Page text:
This need for ESG reporting has become so salient that even CEOs are now asking for regulation. In new research from Fortune, titled CEOs are calling for more regulation—of ESG standards, the majority of CEOs surveyed express a desire for the SEC in the USA to impose ESG reporting requirements – if they do, they will almost certainly mirror the GRI and SASB explained below.

Contextualizing ESG Reporting

In this guide, and in the workplace, it is important to remember that ESG reporting is not the solution to making a business socially and environmentally responsible – that is a separate guide. However, in recent years, ESG reporting has become central to corporate strategy, investing, and regulatory conversations. As such, this guide was developed to help you understand the specifics of ESG reporting, and to help establish truly impactful controls as part of the ESG reporting process to use ESG reporting as a lever to lead more responsible and equitable business practices.

The Difference Between ESG & CSR

The difference between ESG and CSR can be confusing because of the inconsistent way that the terms are applied. In some companies, the Corporate Social Responsibility leader is responsible for the company’s ESG reporting. In other companies, these are separate roles, and sometimes, they do not even work together at all. In general, we see that the most progressive companies report on Environmental, Social, and Governance (ESG) factors as well Corporate Social Responsibility (CSR) factors.

CSR encompasses all self-imposed and self-regulated activities to make a company more responsible, from setting targets to be carbon neutral, engaging in philanthropy, imposing ethical standards, to reporting on ESG targets. ESG is an effort heavily influenced by governments and investors to have companies report on specific and material environmental, social, and governance factors.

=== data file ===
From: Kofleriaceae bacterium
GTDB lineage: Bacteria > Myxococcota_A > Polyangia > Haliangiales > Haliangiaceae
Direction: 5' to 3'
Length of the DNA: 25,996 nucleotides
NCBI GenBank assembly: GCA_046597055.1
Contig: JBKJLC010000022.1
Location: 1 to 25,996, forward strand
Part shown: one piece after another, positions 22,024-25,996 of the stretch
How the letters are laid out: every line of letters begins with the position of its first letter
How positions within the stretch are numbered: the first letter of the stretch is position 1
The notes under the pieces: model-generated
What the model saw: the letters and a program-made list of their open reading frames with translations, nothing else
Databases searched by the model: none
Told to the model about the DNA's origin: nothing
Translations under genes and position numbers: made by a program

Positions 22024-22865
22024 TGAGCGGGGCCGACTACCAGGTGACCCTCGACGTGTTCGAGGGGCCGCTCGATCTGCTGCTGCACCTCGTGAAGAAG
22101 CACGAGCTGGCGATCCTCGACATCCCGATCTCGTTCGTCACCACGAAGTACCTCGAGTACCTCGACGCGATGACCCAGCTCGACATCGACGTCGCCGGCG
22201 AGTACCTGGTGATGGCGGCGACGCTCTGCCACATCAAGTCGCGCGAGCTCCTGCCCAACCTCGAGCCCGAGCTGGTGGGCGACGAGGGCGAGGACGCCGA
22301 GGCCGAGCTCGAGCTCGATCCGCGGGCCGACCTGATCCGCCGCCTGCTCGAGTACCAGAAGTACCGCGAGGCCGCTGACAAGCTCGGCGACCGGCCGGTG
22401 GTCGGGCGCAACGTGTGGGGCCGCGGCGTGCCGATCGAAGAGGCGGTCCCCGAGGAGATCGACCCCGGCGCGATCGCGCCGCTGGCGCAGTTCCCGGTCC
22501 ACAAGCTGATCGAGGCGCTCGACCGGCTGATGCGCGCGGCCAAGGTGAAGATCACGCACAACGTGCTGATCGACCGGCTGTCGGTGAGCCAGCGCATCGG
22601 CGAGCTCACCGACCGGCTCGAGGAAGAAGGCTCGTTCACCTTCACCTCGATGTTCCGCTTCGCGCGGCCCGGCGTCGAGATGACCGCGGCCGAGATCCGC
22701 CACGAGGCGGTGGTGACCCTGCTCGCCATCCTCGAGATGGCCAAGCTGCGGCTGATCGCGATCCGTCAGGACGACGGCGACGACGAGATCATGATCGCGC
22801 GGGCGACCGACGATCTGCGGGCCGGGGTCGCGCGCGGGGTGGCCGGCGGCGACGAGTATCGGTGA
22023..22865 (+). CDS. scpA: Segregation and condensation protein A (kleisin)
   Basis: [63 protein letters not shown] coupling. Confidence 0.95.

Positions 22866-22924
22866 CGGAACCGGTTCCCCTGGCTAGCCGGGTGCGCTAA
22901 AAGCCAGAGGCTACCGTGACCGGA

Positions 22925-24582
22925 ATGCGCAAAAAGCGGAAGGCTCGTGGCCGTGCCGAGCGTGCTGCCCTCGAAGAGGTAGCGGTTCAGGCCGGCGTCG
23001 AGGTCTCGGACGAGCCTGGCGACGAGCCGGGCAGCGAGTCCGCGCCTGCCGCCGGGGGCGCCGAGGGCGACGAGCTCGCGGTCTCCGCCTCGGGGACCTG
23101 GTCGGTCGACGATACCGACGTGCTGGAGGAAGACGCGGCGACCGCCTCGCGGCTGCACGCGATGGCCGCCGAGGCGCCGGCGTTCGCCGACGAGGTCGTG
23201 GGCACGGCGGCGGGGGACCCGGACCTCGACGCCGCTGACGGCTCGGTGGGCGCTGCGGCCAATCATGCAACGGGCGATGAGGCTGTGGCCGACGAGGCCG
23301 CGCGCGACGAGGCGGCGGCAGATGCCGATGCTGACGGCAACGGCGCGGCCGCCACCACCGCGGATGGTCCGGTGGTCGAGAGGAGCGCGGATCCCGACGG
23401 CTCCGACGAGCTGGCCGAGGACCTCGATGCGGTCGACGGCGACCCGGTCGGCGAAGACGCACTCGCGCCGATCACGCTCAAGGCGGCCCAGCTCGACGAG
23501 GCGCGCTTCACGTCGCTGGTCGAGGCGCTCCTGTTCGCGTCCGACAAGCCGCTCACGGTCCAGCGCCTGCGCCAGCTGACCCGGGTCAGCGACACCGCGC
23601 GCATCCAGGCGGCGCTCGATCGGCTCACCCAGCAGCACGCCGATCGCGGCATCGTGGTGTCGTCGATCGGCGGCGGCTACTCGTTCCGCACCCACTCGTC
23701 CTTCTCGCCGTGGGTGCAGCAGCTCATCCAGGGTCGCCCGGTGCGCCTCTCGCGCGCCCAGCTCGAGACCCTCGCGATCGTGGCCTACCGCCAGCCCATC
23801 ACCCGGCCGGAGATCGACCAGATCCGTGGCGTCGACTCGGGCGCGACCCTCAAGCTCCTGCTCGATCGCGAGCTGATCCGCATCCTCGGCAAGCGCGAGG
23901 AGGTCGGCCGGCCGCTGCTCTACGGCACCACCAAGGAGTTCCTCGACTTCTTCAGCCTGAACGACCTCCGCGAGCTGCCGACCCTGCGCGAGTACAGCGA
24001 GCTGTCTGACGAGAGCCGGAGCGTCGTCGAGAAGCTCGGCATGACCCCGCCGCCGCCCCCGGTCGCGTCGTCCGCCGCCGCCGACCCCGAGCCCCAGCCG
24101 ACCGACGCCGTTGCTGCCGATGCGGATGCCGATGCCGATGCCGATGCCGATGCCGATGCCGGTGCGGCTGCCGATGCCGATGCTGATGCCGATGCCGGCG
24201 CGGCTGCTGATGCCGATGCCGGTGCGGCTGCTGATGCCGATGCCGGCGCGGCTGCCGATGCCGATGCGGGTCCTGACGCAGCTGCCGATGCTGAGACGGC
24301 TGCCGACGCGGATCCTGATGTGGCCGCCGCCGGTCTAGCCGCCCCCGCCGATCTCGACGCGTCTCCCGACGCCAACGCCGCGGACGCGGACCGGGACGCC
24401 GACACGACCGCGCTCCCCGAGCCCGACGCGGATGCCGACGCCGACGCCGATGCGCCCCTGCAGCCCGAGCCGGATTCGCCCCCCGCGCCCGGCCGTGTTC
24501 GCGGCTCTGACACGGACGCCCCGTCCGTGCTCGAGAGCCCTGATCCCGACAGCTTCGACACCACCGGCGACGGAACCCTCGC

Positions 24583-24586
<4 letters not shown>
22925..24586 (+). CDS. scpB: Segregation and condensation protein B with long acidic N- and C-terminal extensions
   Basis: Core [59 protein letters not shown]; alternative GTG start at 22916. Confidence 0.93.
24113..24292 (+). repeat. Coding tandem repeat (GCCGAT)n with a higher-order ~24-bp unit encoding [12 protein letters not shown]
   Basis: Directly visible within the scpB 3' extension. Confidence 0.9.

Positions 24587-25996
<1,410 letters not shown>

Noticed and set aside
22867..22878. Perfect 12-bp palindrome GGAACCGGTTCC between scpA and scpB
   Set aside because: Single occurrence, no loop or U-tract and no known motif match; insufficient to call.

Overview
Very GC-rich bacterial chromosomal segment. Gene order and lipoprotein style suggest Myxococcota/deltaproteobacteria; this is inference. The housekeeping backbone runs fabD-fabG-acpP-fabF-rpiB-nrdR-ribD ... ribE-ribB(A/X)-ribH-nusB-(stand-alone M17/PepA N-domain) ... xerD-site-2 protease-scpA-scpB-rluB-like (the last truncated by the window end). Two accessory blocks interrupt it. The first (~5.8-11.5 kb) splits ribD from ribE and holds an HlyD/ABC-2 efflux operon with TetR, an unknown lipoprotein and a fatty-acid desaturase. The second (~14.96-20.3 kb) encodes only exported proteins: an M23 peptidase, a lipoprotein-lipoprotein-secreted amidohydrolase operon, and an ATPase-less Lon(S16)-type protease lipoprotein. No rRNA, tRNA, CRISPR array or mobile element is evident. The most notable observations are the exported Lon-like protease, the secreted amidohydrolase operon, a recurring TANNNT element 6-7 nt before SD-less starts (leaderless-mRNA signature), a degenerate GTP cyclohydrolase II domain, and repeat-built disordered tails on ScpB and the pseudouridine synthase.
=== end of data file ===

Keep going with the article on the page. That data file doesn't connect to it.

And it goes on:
The most progressive companies will have both ESG and CSR leaders, where the CSR leader will set the strategy for all corporate social responsibility efforts, and the ESG leader will specifically look at reporting on ESG factors. CSR leaders that are focused on volunteering and giving without prioritizing how to help innovate and grow their businesses with an ESG focus are missing the opportunity of a generation for their career and impact potential.

In the HBR article The Difference Between Purpose and Sustainability (aka ESG), the authors explain that “the purpose of a company ‘is to produce profitable solutions to problems of people and planet,’ while at the same time ‘not profiting from producing problems for people or planet’—a failure in sustainability. Companies that are making investments in sustainability while failing to produce profitable solutions to people and planet are also failing in their purpose. Companies that are profitable while degrading the environment and society are focused on profits, not purpose.” You can think of CSR as the initiative to create purpose and an all-around purposeful and responsible company, while ESG is specifically related to the reporting of ESG factors. Both are needed.